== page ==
- Eur Spine J. 2005 Mar;14(2):155-62. Epub 2004 Oct 27.1 A non-randomized clinical control trial of Harrison mirror image methods for correcting trunk list (lateral translations of the thoracic cage) in patients with chronic low back pain.Harrison DE, Cailliet R, Betz JW, Harrison DD, Colloca CJ, Haas JW, Janik TJ, Holland B.Spinal trunk list is a common occurrence in clinical practice, but few conservative methods of spinal rehabilitation have been reported. This study is a non-randomized clinical control trial of 63 consecutive retrospective subjects undergoing spinal rehabilitation and 23 prospective volunteer controls. All subjects presented with lateral thoracic-cage-translation posture (trunk list) and chronic low back pain. Initial and follow-up numerical pain rating scales (NRS) and AP lumbar radiographs were obtained after a mean of 11.5 weeks of care (average of 36 visits) for the treatment group and after a mean of 37.5 weeks for the control group. The radiographs were digitized and analyzed for a horizontal displacement of T12 from the second sacral tubercle, verticality of the lumbar spine at the sacral base, and any dextro/levo angle at mid-lumbar spine. Treatment subjects received the Harrison mirror image postural correction methods, which included an opposite trunk-list exercise and a new method of opposite trunk-list traction. Control subjects did not receive spinal rehabilitation therapy, but rather self-managed their back pain. For the treatment group, there were statistically significant improvements (approximately 50%) in all radiographic measurements and a decrease in pain intensity (NRS: 3.0 to 0.8). For the control group, no significant radiographic and NRS differences were found, except in trunk-list displacement of T12 to S1, worsened by 2.4 mm. Mirror image (opposite posture) postural corrective exercises and a new method of trunk-list traction resulted in 50% reduction in trunk list and were associated with nearly resolved pain intensity in this patient population. The findings warrant further study in the conservative treatment of chronic low back pain and spinal disorders.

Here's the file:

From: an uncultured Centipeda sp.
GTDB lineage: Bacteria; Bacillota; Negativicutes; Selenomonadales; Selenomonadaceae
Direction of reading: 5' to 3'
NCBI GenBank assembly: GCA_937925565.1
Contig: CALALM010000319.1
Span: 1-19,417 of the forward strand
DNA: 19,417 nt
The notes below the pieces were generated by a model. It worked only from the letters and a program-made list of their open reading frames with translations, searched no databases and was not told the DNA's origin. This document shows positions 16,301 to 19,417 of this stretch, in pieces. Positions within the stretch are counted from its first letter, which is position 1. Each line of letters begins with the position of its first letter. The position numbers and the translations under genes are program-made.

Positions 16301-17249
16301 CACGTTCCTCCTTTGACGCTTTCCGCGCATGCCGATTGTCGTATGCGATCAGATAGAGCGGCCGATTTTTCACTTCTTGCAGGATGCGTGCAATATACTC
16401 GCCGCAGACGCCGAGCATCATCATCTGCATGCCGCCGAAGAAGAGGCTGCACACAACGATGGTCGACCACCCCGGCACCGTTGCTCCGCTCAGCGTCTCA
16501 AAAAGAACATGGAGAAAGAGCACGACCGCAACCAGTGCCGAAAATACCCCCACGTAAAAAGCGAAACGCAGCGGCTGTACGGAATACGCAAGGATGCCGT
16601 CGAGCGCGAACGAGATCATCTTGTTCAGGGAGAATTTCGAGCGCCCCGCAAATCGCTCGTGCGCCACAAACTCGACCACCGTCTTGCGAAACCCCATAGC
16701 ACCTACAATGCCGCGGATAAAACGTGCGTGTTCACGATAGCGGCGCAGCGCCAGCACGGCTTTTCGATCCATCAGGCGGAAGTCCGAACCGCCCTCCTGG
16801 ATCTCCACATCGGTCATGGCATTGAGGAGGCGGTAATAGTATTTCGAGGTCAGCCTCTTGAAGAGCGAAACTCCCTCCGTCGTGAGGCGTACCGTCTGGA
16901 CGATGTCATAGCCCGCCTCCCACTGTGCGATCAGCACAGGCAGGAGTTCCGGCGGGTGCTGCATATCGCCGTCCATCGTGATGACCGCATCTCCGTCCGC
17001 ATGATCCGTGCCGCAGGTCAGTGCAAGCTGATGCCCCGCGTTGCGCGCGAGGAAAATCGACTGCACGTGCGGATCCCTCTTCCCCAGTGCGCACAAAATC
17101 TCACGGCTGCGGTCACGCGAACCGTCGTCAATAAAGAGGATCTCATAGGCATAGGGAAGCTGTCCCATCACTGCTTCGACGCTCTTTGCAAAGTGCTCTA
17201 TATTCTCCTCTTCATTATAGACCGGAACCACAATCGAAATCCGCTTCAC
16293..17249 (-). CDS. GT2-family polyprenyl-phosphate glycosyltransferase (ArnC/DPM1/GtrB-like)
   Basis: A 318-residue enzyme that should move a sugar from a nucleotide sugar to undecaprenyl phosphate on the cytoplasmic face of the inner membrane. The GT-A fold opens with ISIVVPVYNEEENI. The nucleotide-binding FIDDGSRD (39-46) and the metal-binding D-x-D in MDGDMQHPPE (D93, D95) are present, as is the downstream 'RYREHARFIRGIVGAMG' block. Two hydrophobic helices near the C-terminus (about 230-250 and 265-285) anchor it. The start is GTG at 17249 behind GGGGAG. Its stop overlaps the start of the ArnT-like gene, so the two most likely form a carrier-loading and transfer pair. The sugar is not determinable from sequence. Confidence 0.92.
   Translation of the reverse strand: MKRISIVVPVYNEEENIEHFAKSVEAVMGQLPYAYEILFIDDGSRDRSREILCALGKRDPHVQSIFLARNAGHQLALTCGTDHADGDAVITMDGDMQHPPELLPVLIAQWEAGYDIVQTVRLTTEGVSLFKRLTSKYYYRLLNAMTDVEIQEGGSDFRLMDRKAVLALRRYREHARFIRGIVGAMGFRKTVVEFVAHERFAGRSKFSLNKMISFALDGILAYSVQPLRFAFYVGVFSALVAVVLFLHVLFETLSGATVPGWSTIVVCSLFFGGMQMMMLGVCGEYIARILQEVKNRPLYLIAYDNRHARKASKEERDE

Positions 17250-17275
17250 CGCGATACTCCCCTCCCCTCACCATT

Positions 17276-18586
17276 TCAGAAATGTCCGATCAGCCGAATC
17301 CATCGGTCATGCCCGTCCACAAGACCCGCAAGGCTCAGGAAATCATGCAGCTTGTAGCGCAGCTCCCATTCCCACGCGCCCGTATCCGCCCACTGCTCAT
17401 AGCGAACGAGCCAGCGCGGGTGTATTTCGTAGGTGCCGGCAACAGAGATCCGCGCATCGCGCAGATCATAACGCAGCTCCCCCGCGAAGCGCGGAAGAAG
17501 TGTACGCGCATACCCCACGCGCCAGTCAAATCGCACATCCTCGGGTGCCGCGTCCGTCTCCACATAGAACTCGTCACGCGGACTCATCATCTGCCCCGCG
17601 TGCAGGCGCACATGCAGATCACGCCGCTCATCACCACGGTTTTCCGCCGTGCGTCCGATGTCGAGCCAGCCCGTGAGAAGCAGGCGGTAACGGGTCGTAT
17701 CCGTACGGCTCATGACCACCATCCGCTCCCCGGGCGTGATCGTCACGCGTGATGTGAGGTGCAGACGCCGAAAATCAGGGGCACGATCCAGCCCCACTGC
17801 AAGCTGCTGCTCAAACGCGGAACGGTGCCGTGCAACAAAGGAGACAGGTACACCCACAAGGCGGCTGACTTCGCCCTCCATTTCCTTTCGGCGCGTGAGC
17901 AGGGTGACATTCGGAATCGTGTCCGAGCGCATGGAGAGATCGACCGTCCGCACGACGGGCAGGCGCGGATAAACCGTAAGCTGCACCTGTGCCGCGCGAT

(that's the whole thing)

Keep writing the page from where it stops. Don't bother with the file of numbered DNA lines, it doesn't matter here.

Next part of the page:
- J Rehabil Res Dev. 2004 Jul;41(4):631-9.2 Conservative methods for reducing lateral translation postures of the head: A nonrandomized clinical control trial.Harrison DE, Cailliet R, Betz J, Haas JW, Harrison DD, Janik TJ, Holland B.Fifty-one retrospective, consecutive patients were compared to twenty-six prospective volunteer controls in a nonrandomized clinical control trial. Both groups had chronic neck pain and lateral head translation posture. For treatment subjects, beginning and follow-up pain scales and anteroposterior (AP) cervical radiographs were obtained after 12.8 weeks of care (average of 37 visits), while the duration was a mean of 12 months for control subjects. Digitized radiographs were analyzed for Risser-Ferguson angles and a horizontal translation distance of C2 from a vertical line through T3. For treatment, patients received the Harrison mirror-image postural methods, which include mechanically assisted manipulation, opposite head posture exercise, and opposite head translation posture traction. While no significant differences were found in the control group subjects' pain scores and AP radiographic measurements, statistically significant improvements were observed in the treatment group subjects' pain scores and lateral translation displacements of C2 compared to T3 (pretrial score: 13.7 mm, posttrial score: 6.8 mm) and in angle measurements.